The kitchen is a major source of frustration when it comes to clutter–toppling towers of storage containers, drawers stuffed full of gadgets, and a lack of counter space for prep all create a space that is stressful and makes cooking more difficult. In order to create a space that’s functional and enjoyable for preparing healthy, real food for your family multiple times a day, your kitchen needs to be streamlined and functional.
My kitchen used to be a jumble of extras–I even owned a quesadilla maker. Through the years, I’ve downsized from a large kitchen full of gizmos to a small, functional kitchen housing essential tools for cooking efficiently. Here are a few simple steps to help you get started creating a kitchen that works for you.
Disclosure: Some of the links below may be affiliate links, which means that I receive a small commission, at no cost to you, if you make a purchase.
Start by emptying all of your drawers and cabinets into a central location [you can also go one cabinet at a time if this sounds overwhelming]. Have three areas ready to sort items into three categories: keep, donate, or recycle/trash.
1. Eliminate Duplicates
As you go through your items, donate anything that has a duplicate. As much as I love wine, I definitely didn’t need the three corkscrews cluttering up my kitchen utensil drawer. Look for the typical extras like can openers and corkscrews, but also consider whether you need seven wooden spoons or three serrated bread knives. More stuff means more to clean, more to maintain, and more to store.
2. Eliminate Unitaskers
Alton Brown coined the term “unitasker” to describe any kitchen item that only does one thing [I’m looking at you, strawberry huller]. These are typically items that we purchase thinking that it will make things more convenient or that we receive as gifts–these products are marketed like crazy around the holidays. Things like banana slicers, margarita machines, and garlic presses take up tons of kitchen real estate and can easily be replaced by a simple knife or blender.
3. Eliminate Aspirational Items
We all have a certain number of hours in the day, and we need to prioritize our time to ensure that we’re spending it intentionally. Quality kitchenware is essential, but if cooking isn’t your priority, feel free to minimize the cheesemaking supplies, kombucha brewing kit, and beer making set-up. While these hobbies are certainly enjoyable to some, and it is satisfying to make things from scratch, simple, real food meals will suffice. Let go of aspirational items without guilt.
1. Clear Off Counters
The kitchen counters should be clear and ready for prep work. Only your most used items should be in easy reach on the counters–for me, these include a knife block, a crock of cooking utensils like mixing spoons and spatulas, a large cutting board, and a few essential small appliances.
Small appliances tend to be the biggest countertop hogs, so its important that we really consider how frequently we use them. If the appliance is being used less than three times per week, it’s better off in a cabinet. Another tip is to rotate countertop items seasonally–I use my Vitamix blender all the time to make smoothies in the warm months, but use my KitchenAid stand mixer much more frequently in the fall and winter for baking. I use the same spot on the countertop and interchange the two.
2. Consider Flow
When placing your items back into your cabinets, think about the flow of your kitchen and how the items are used. Are the coffee cups near the coffee maker? Are cooking utensils easily reached while standing at the stove? A little planning will help you make sense of your kitchen and make it much easier for you [and any guests helping you in the kitchen] to cook.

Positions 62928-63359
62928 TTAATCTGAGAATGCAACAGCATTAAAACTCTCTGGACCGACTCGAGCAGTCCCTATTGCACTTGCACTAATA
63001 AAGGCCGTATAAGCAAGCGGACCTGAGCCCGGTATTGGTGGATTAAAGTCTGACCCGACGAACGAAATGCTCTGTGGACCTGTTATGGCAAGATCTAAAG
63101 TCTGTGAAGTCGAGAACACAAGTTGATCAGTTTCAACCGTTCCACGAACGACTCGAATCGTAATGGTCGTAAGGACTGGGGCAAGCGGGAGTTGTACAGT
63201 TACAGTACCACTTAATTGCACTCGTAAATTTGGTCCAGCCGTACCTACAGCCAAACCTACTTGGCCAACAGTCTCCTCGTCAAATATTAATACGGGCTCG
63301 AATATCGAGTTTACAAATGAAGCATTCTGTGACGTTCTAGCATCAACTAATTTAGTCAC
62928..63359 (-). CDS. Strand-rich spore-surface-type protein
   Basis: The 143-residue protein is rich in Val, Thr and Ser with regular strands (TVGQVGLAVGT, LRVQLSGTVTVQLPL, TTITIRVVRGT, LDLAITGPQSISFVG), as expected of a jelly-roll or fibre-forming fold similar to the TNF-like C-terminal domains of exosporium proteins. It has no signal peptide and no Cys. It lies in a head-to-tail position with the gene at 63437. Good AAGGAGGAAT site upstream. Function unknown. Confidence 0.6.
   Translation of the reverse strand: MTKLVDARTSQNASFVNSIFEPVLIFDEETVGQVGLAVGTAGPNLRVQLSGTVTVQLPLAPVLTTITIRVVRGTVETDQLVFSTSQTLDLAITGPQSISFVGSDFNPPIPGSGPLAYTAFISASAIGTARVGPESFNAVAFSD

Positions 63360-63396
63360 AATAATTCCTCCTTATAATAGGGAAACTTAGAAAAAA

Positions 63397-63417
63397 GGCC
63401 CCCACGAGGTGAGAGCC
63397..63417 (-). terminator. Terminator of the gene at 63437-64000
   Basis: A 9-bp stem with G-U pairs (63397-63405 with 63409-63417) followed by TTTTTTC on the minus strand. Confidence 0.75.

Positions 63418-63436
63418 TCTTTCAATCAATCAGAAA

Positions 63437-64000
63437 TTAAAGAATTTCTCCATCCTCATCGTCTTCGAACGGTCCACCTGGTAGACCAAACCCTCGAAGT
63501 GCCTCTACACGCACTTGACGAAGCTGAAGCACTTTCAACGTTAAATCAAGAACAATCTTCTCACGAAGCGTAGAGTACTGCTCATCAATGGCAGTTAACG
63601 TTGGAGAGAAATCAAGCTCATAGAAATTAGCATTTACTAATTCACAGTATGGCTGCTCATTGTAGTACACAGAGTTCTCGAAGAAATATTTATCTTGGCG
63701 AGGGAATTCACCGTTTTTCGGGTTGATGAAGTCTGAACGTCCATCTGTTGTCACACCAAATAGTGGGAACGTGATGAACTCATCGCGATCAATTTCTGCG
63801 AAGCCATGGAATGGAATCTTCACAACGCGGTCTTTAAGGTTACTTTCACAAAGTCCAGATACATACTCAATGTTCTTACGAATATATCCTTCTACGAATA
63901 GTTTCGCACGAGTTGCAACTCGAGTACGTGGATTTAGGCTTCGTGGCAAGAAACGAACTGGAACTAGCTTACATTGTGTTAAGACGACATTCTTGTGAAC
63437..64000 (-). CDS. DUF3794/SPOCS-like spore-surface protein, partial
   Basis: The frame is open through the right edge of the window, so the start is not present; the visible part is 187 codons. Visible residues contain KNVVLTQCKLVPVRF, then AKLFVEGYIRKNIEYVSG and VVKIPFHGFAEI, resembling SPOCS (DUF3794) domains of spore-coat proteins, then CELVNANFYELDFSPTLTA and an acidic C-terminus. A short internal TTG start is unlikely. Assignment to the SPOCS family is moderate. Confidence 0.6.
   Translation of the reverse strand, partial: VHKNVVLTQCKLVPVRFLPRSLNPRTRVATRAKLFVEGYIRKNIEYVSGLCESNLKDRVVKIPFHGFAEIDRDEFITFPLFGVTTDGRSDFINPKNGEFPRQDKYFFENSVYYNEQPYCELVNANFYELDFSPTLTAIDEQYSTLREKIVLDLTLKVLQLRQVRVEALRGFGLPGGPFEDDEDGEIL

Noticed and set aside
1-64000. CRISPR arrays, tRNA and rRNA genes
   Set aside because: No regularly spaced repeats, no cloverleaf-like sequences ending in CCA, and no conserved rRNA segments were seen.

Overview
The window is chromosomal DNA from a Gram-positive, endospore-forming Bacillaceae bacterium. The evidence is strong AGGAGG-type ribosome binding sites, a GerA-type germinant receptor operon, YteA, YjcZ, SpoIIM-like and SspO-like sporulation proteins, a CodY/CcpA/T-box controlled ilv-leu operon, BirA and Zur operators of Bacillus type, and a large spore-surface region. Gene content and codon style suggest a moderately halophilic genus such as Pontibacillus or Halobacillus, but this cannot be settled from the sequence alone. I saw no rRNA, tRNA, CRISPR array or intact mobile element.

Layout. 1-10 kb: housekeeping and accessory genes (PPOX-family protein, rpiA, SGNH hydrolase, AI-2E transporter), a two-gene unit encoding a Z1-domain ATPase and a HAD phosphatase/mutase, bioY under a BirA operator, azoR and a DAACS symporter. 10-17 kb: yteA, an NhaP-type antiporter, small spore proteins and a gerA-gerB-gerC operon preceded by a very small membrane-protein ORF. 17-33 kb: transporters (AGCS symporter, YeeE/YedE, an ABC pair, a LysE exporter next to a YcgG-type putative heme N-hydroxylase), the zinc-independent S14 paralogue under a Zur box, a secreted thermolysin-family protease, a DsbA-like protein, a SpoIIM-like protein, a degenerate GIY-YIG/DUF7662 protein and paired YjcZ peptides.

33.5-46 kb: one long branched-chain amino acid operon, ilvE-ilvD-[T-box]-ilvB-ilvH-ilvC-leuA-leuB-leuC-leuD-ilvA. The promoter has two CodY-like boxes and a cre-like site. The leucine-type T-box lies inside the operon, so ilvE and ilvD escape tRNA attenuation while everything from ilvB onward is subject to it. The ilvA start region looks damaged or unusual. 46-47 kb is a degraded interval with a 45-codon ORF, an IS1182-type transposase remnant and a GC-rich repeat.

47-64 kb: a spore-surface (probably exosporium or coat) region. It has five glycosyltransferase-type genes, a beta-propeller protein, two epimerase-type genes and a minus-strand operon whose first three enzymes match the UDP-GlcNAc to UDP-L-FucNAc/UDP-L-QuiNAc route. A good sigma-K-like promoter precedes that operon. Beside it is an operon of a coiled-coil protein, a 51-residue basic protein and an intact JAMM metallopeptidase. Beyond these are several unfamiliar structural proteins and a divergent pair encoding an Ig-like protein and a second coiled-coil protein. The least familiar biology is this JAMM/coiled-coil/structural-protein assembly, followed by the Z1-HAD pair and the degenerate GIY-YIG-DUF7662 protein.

3. Organize the Drawers
Expensive organization tools are not required to have a functional kitchen, but a few simple organizers go a long way in keeping your items neat and handy. A flatware organizer is a must, and smaller trays for corralling other cooking utensils are helpful as well. Spice racks make spices easy to locate, but are also great for organizing canned goods and mason jars in the pantry. Under the sink, bins can be used to store clean rags and to hold used rags and cloth napkins waiting to be thrown in the laundry. Streamline your storage spaces for stress-free and efficient cooking.
As always, the quality of the goods we own is far more important than the quantity. One great chef’s knife will influence your enjoyment of cooking far more than a 16 piece knife block full of different tools. A simple set of stainless steel mixing bowls or a durable cast iron skillet will last a lifetime. When minimizing your kitchen items, consider whether each item is 1. practical, 2. enjoyable to use, and 3. high quality. If not, pass it on or upgrade the item when the time comes. This approach streamlines and beautifies your kitchen, promotes frugality, and is much more environmentally sustainable.
As a frequent mover, paring down your kitchen to the essentials really comes in handy. Not only is it much easier to pack, but the items that are part of a functional kitchen will fit equally well in the kitchen of a 3000 square foot house or in a one bedroom apartment. If you tend to plant roots and live in one location for some time, editing your kitchen items on a regular basis keeps your kitchen easy to use and avoids the creep of stuff that can often happen when we settle down in one place.
Living with less is incredibly satisfying and liberating. If your kitchen is causing you stress, consider reducing and streamlining your belongings so that you can focus on what’s enjoyable about cooking–preparing healthy, delicious food to share with family and friends.
30 Days to a Natural, Tranquil Home
Subscribe to receive a guide to transforming your home into the peaceful and natural space that you've always envisioned. You'll also receive updates and exclusive content from Minimal Domesticity!